External Considerations

Written by The Financial Express | Updated: Aug 30 2014, 08:12am hrs
In Chennai last year, Narendra Modi had argued for states having a greater say in foreign affairs. He suggested that Indian embassies should have desks for various states to be able to promote business and investment; essentially, ambassadors of products and services that are unique to their state. The proposal is currently with the ministry of external affairs and since Modi floated the idea himself, mandarins in South Block are working on a possible framework. In private, however, they have serious reservations concerning clashes of interest, space constraints in embassies and fears that the so-called desks will become a convenient posting for favoured bureaucrats of the ruling dispensation in individual states.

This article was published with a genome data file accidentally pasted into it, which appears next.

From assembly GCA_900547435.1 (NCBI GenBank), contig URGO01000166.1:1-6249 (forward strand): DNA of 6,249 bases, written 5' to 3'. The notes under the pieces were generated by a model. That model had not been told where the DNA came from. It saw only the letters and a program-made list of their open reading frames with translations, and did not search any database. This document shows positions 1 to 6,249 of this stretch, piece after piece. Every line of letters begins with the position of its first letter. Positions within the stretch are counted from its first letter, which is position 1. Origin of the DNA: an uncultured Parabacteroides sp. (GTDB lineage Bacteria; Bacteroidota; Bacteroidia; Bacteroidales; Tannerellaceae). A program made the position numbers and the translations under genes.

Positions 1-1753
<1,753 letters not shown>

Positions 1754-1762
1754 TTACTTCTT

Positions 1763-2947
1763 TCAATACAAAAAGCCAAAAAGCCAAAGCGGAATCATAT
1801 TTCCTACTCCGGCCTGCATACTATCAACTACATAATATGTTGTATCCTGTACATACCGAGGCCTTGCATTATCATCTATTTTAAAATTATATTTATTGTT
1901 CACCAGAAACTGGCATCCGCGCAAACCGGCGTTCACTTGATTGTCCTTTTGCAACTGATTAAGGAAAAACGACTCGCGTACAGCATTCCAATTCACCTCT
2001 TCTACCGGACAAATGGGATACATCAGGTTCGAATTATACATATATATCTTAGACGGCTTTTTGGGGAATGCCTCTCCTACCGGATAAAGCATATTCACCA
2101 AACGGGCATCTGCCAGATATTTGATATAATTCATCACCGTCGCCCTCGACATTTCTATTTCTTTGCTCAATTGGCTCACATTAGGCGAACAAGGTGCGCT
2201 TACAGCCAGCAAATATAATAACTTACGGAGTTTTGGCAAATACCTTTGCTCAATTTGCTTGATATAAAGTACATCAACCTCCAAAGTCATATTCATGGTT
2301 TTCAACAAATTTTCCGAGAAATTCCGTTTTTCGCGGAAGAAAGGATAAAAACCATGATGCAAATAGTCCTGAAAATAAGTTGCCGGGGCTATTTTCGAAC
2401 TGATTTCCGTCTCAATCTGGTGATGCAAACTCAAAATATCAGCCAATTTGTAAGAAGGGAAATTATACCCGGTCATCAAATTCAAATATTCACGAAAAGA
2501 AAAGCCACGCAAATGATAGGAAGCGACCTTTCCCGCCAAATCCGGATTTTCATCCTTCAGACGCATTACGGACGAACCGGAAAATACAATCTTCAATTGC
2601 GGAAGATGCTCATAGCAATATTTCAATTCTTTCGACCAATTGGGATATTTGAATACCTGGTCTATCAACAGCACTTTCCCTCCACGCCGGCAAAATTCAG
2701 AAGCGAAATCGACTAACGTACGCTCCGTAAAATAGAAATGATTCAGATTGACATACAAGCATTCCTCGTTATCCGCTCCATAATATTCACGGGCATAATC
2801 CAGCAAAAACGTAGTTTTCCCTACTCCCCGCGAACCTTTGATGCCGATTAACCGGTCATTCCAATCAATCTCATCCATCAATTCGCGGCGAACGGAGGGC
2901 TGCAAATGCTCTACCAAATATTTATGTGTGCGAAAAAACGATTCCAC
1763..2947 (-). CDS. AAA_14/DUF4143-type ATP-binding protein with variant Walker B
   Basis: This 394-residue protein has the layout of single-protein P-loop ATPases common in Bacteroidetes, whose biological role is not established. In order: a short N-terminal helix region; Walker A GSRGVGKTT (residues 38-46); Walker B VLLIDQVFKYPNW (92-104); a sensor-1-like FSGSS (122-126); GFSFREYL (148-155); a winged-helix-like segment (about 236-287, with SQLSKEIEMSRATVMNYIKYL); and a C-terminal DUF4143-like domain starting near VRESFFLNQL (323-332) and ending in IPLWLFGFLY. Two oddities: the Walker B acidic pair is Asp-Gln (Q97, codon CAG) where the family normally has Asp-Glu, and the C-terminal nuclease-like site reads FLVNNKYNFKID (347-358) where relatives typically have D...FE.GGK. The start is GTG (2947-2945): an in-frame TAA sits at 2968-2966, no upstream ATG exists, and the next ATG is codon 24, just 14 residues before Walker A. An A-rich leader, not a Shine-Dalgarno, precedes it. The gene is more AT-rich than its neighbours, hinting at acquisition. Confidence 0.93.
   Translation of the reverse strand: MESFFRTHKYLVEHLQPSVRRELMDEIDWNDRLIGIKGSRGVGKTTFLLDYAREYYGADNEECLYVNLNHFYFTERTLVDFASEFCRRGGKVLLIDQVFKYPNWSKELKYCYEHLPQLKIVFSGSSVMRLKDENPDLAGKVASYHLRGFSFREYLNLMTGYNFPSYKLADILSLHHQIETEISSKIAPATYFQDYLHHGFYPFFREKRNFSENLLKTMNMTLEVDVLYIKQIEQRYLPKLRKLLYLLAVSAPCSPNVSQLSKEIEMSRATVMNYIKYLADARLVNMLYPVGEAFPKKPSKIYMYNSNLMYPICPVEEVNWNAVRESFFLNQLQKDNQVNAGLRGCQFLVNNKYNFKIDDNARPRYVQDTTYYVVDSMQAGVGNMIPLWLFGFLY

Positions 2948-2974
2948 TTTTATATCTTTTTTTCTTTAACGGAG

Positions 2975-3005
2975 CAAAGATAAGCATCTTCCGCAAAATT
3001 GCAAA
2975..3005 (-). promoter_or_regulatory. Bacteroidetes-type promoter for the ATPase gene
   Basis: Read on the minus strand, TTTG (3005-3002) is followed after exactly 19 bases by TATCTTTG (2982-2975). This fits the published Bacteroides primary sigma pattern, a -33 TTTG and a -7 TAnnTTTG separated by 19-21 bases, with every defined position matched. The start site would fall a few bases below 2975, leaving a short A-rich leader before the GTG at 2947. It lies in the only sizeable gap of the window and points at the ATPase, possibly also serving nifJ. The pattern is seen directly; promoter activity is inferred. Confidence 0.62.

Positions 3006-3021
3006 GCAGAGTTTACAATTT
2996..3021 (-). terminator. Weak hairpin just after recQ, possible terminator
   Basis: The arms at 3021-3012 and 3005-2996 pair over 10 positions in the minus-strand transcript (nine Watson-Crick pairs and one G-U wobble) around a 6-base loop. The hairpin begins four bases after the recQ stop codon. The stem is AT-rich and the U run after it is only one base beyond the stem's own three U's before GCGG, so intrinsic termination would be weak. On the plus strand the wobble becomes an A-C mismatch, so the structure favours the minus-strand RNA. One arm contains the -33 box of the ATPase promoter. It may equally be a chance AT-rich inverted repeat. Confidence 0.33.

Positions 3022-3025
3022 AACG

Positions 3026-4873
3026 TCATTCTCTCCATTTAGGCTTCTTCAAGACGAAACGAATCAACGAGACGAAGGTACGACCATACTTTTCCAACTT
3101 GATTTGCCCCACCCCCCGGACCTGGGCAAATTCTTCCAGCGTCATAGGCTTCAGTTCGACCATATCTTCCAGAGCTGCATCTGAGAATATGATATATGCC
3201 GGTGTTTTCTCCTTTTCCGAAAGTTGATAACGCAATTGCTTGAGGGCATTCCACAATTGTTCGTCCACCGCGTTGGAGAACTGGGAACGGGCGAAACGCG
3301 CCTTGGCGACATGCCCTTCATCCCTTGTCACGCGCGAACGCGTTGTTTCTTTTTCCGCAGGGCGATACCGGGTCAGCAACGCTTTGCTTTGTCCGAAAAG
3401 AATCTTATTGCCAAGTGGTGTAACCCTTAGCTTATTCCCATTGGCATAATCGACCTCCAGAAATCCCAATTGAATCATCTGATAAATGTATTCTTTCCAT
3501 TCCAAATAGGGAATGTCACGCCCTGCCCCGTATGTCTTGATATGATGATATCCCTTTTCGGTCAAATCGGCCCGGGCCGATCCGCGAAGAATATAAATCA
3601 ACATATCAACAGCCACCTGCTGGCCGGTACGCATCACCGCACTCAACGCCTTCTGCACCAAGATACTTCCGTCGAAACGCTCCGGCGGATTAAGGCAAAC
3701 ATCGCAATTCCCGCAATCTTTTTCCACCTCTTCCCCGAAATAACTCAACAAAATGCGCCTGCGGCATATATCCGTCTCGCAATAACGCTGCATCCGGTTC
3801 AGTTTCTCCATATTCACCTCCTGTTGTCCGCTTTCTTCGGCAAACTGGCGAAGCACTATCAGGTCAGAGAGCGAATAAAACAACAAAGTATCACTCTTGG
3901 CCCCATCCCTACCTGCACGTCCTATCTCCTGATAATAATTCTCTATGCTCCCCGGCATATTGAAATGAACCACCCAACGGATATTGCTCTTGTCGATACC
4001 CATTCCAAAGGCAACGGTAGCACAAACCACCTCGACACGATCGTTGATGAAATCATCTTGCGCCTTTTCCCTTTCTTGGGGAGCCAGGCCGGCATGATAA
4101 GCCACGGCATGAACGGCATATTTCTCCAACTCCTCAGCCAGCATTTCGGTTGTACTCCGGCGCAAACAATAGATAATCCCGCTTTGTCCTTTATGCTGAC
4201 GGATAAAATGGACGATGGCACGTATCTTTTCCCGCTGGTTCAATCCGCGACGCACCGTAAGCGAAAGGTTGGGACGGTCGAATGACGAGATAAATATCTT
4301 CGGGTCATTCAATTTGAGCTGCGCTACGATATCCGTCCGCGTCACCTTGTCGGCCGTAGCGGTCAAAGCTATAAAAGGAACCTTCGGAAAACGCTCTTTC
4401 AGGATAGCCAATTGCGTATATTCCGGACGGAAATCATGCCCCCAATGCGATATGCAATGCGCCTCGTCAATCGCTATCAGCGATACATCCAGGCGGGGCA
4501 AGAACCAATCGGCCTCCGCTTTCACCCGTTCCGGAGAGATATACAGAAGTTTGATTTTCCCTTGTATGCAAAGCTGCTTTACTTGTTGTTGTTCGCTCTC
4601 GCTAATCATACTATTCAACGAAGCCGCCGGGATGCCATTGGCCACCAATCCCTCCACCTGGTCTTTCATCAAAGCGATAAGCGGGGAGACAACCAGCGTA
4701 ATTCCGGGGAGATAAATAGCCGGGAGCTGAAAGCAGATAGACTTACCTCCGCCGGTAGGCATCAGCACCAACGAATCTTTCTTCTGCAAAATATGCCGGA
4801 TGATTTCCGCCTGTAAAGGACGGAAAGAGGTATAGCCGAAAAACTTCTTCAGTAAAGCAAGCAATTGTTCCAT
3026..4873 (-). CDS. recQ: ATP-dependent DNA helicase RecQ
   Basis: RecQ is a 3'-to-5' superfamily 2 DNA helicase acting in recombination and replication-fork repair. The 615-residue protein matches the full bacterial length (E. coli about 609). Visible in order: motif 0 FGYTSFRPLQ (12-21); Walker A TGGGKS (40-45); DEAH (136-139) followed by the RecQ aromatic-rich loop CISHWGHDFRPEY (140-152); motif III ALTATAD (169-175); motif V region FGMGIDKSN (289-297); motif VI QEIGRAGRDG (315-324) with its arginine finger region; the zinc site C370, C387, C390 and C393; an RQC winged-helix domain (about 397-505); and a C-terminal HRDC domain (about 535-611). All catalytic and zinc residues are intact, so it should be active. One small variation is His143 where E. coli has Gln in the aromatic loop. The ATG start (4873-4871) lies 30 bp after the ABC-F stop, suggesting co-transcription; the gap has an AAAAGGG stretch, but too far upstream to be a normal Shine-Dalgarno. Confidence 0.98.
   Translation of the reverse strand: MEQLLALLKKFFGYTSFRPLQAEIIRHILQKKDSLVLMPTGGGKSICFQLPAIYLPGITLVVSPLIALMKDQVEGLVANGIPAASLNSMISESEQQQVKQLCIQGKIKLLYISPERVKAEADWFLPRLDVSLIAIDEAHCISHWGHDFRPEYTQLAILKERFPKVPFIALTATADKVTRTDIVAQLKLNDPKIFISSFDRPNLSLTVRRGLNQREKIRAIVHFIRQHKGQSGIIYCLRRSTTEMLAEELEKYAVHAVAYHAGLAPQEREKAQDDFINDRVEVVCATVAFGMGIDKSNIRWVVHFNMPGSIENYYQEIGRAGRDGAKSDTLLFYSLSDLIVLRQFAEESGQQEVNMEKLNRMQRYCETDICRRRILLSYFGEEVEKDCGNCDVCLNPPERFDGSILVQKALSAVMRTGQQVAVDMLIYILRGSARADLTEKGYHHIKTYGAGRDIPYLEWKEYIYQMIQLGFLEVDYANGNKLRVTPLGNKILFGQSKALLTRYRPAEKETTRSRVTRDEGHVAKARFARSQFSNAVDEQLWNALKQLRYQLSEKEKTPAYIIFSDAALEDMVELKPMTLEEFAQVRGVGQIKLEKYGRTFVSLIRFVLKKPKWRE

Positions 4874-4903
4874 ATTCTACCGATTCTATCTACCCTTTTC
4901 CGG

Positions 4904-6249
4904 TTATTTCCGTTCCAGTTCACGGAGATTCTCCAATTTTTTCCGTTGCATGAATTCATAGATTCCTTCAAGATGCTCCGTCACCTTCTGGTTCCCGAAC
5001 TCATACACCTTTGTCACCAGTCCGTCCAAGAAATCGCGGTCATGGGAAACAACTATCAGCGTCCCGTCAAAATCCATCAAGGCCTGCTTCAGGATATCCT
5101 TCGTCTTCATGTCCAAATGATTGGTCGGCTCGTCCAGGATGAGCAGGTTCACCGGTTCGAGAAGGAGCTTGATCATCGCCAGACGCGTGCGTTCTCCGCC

Their argument is that much of todays diplomacy is to do with economic affairsa process started by Rajiv Gandhi when he was the PM, when diplomats with economic backgrounds were posted in strategic foreign capitals to promote trade with India. They also ask who is going to foot the bill for the additional space required for these desks as well as the accommodation for the officers in the foreign countries. The background to the proposal is Modis stint as Gujarat chief ministerhe has maintained since then that the state could have benefited from a presence abroad and could have spurred foreign investments. There is some merit in his thinking but the fear is that state bureaucrats will prefer to be posted in favoured capitals, mainly in the West. We have the examples of India tourism offices abroad which did precious little, and many of them had to be shut down. The real misgiving within MEA is that such representatives will be stepping on the ministry manadarins toes and invading what they consider sacred territory.